Last season, “The Real Housewives of New York City” started to fall apart. Like many reality show participants, the Housewives were all too aware of their own roles and too obsessed with promoting their products and businesses. So Bravo, the network that airs all of the “Housewives” shows, fired half the cast and brought in three new women, one of whom was Aviva Drescher. Drescher, who is Jewish, was considered the replacement for fired housewife Jill Zarin, best known for sparring with more successful ex-castmate Bethenny Frankel. Both Aviva and Jill (who reportedly know each other and hang out in real life) are terrible, stereotypical examples of Jewish women, albeit in quite different ways. Together, they exemplify every bad cliché that exists about Jewish women on television.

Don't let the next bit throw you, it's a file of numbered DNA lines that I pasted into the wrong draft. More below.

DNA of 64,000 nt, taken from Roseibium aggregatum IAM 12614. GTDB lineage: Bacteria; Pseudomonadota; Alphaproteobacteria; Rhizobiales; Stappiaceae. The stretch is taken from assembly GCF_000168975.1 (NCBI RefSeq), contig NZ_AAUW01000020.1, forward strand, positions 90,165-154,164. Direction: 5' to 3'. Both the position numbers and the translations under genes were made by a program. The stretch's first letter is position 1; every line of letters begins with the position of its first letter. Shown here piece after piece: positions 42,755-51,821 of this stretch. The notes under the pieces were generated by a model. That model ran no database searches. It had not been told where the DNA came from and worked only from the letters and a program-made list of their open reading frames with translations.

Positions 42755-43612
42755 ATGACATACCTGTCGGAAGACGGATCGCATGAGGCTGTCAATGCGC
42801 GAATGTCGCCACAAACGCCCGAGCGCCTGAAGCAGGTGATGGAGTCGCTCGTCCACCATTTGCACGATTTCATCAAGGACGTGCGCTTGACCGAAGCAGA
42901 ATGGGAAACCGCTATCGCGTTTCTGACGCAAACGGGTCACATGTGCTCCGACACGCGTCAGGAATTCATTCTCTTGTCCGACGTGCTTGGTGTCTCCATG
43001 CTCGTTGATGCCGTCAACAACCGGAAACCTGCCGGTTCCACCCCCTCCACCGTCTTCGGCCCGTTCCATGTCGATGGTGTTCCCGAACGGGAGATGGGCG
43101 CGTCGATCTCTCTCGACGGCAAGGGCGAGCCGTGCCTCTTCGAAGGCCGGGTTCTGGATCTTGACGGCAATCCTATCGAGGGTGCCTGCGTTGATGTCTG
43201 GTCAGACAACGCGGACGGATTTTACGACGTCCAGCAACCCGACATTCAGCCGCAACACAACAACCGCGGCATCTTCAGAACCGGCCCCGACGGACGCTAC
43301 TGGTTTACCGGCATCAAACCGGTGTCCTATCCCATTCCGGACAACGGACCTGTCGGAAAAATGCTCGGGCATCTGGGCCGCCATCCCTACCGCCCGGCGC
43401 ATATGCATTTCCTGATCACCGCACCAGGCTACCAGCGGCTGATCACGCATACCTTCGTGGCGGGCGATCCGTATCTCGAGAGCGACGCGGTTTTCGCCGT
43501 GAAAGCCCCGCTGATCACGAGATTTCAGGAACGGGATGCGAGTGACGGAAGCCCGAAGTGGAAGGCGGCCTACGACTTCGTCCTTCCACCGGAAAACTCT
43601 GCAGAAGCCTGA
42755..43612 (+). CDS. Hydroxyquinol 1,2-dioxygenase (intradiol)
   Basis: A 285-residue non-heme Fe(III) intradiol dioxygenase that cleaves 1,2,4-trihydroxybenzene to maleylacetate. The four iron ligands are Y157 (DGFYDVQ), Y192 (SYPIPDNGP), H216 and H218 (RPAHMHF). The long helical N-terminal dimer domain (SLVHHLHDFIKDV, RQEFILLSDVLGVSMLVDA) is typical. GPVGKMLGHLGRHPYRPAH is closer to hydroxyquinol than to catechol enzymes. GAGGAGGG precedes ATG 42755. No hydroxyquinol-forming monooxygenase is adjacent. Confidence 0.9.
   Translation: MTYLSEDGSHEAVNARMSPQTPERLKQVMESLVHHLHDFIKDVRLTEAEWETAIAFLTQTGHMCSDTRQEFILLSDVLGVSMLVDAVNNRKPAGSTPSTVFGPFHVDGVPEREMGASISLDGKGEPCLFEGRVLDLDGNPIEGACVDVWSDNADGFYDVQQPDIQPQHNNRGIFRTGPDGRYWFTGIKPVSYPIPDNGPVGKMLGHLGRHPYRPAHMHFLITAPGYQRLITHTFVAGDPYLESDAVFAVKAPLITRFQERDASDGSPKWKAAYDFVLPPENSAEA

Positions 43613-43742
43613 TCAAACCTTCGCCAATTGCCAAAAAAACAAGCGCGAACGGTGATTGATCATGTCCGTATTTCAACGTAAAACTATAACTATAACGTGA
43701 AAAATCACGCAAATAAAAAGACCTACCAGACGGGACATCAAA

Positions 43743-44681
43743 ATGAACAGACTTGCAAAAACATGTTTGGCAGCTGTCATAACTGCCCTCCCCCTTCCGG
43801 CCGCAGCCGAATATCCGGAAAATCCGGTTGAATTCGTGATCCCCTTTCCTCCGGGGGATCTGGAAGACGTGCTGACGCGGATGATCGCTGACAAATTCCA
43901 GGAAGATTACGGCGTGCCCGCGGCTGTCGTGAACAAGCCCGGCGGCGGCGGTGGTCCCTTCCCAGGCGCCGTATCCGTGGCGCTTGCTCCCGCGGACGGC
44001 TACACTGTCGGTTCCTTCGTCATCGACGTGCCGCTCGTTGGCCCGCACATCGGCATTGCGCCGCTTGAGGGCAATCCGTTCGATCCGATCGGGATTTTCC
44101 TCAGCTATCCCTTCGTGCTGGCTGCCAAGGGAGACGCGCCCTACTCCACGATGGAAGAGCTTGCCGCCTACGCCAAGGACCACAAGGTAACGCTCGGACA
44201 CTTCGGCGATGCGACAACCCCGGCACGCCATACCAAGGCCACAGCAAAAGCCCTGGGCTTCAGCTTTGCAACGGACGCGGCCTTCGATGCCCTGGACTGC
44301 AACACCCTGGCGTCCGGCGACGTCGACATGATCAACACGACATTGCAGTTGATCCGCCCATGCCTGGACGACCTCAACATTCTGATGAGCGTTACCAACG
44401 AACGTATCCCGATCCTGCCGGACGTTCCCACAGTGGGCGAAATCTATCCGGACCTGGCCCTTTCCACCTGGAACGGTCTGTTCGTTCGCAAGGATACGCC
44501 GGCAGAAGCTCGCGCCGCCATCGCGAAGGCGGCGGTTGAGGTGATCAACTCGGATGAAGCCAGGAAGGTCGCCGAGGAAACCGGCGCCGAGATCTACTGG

Some of the things that made Jill a compelling person to watch on television were the same things that made her a terrible person to watch on television. She self-identified as a “yenta,” and during the first season of the show she was shown trying to matchmake on multiple levels (she introduced a cast member with young children to a friend who did admissions for a prestigious Manhattan preschool). But as we learned more about Jill and the show brightened her star, her negative qualities came more sharply into view. She was nosy, bossy and loud. She inserted herself into every possible storyline, including ones that had nothing to do with her. She lectured others about how to dress for a wedding, how to express sympathy, and how to have a fight. In one particularly cringe-worthy moment, she saved an angry voicemail message from Frankel and played it for anyone and everyone who would listen. Sometimes, watching Jill was like watching a cartoon character come to life.